When something hurts in life, we don’t usually think of it as our path or as the source of wisdom. In fact, we think that the reason we’re on the path is to get rid of this painful feeling. In this way, we naively cultivate a subtle aggression against ourselves. However, the fact is that anyone who has used the moments, days, and years of his or her life to become wiser, kinder, and more at home in the world has learned from what’s happening right now. We can aspire to be kind right in the moment, to relax and open our heart and mind to what is in front of us right in the moment. Now is the time. If there’s any possibility for enlightenment, it’s right now, not at some future time.” -Pema Chodron

We writers count of reviews of our books as a way spread the word and get our thoughts and feelings out into the world. If you have read or are about to read my book, SCATTERING ASHES, A Memoir of Letting Go, please leave an honest review of it on Amazon. It’s very easy to do, and can be just a few words. I’d really appreciate it.

Unscrooging Myself!


Winter is here and light from the sun will be begin to increase every day now until June 21st, when the days will start to grow shorter once again. But you’d never know it from the temperatures we’ve been experiencing.  A week or so ago we broke records here in Virginia with temperatures in the mid 70s.  It will happen again on Christmas Eve when it’s supposed to rain and temperatures will be unseasonably warm. In between, the record highs we have had fairly warm days with only a few in the lower 40s with even colder frosty nights.

DSC00575.JPGWhile in other portions of our country people are experiencing intense rain, early snowfalls and freezing temperatures, everyone I meet here in Central Virginia, is talking about this “Crazy Weather.”  A few weeks ago most comments were, “I love it. I’ll take all I can get.”  This week with Christmas upon us, people are beginning to complain.  “It’s not Christmas if it isn’t cold.”  Or, ” I’d love a little snow for the holidays. Is that asking too much?”

If that’s not enough there’s the way the world is looking right now. Politics in this country stink, while wars, mass shootings, and terrorism are claiming lives. The darkness seems tenfold more than it usually does.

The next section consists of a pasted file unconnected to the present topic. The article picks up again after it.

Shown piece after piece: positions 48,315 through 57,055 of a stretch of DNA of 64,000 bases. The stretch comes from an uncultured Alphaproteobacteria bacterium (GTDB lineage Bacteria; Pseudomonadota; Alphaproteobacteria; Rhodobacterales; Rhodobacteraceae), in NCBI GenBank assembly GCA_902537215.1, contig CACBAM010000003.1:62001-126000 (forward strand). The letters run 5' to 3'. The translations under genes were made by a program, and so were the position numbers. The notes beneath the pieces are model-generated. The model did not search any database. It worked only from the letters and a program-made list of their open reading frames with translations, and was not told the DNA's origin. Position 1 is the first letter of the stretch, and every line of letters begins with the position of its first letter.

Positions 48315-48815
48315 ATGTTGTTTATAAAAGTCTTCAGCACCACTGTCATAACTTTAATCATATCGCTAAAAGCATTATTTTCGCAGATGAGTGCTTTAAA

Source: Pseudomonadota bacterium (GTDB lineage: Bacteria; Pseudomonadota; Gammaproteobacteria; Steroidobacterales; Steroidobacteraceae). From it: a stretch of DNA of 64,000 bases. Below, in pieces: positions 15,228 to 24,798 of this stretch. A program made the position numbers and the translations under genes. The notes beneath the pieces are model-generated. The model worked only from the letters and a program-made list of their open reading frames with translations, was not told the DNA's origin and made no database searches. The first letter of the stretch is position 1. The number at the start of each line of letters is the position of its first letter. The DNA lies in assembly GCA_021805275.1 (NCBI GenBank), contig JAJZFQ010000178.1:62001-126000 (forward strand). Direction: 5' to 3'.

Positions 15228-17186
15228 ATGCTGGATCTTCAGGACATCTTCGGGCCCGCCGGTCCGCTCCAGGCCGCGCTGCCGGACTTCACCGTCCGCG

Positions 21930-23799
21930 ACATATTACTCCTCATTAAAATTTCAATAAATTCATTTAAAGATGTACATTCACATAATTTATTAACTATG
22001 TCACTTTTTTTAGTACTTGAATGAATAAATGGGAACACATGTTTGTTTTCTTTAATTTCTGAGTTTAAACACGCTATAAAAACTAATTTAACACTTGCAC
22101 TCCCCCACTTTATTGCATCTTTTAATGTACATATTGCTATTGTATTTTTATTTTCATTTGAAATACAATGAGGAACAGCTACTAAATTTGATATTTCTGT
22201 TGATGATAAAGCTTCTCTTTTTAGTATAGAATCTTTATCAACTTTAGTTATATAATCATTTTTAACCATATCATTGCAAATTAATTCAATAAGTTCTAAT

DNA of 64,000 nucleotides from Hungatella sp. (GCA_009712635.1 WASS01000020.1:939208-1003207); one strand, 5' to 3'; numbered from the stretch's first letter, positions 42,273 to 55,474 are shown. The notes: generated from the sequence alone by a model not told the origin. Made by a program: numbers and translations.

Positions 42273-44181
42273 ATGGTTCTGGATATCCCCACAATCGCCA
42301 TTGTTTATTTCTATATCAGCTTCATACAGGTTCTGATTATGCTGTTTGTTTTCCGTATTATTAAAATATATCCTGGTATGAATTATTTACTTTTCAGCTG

The Knock-Out Roses in my garden were continuing to bloom until just a few nights ago when temperatures dropped into the 20s.  Last week on one of my walks I noticed forsythia blooming.  In Washington, DC, just a few hours north of us, the cherry blossoms have been blooming. Usually our lawn gets a year end mowing in early to mid-November, but last week the gang was back giving our very green grass another trim.

I’m just as confused as the trees and plants. In the fall I always welcome the beginning of the dark months. For me theyDSC00497.JPG represent a time of slowing down. I go to bed earlier and rise with the sun, as it peeks out over the horizon. And while I’ve been noticing all kinds of weeds growing in my garden during the last week or so and have wanted to go out and pull them, my body is fighting for what it wants more of … REST. My desire for naps has increased as it usually does at this time of year, along with a lapse in energy. While part of me wants to go out and clean up the garden, or walk without having to wear a heavy coat, my body is resisting.

This could all have something to do with aging, I suppose. But I have a feeling that most of what is bothering me is due to human nature and my not being happy with what is. I complain if it’s too cold, too hot, too dry, too wet, or whatever else I’m not happy with. And knowing I’ll never be able to control things like the weather, I’m working on just giving in and letting it all be. There isn’t much I can control, but perhaps I can try to change the way I react to the way things are. So I’m going back to an old prayer I often use when I find my world lacking in what I want or expect:

“God grant me the Serenity to accept the things I cannot change, the courage to change the things I can, and the wisdom to know the difference.”

May the spirit of Christmas shine upon you and yours.
And may all of your wishes come true.
Just remember
if things don’t work out as you want them to,
there are flowers blooming and butterflies flitting about somewhere
on this beautiful blue planet of ours, and the weather is perfect!

Christmas Past

Saks-#2The images in this post were taken at Saks Fifth Avenue, way back in December of 2007, when Bill and I were visiting the city to see some good theatre, movies, and eat mouth-watering food.  These days the city is way too crowded for me to be comfortable at this time of year, so we’re staying here at home reliving trips from the past.  Besides, Bill will be having knee replacement surgery on January 4th.  He’s in a lot of pain, so traveling, especially to the Big Apple is out. I can tell you he’s already salivating over a few shows that will be there in the spring. I have a feeling that once the surgery is over and the pain subsides a bit, he’ll have show tickets ordered and train tickets in hand.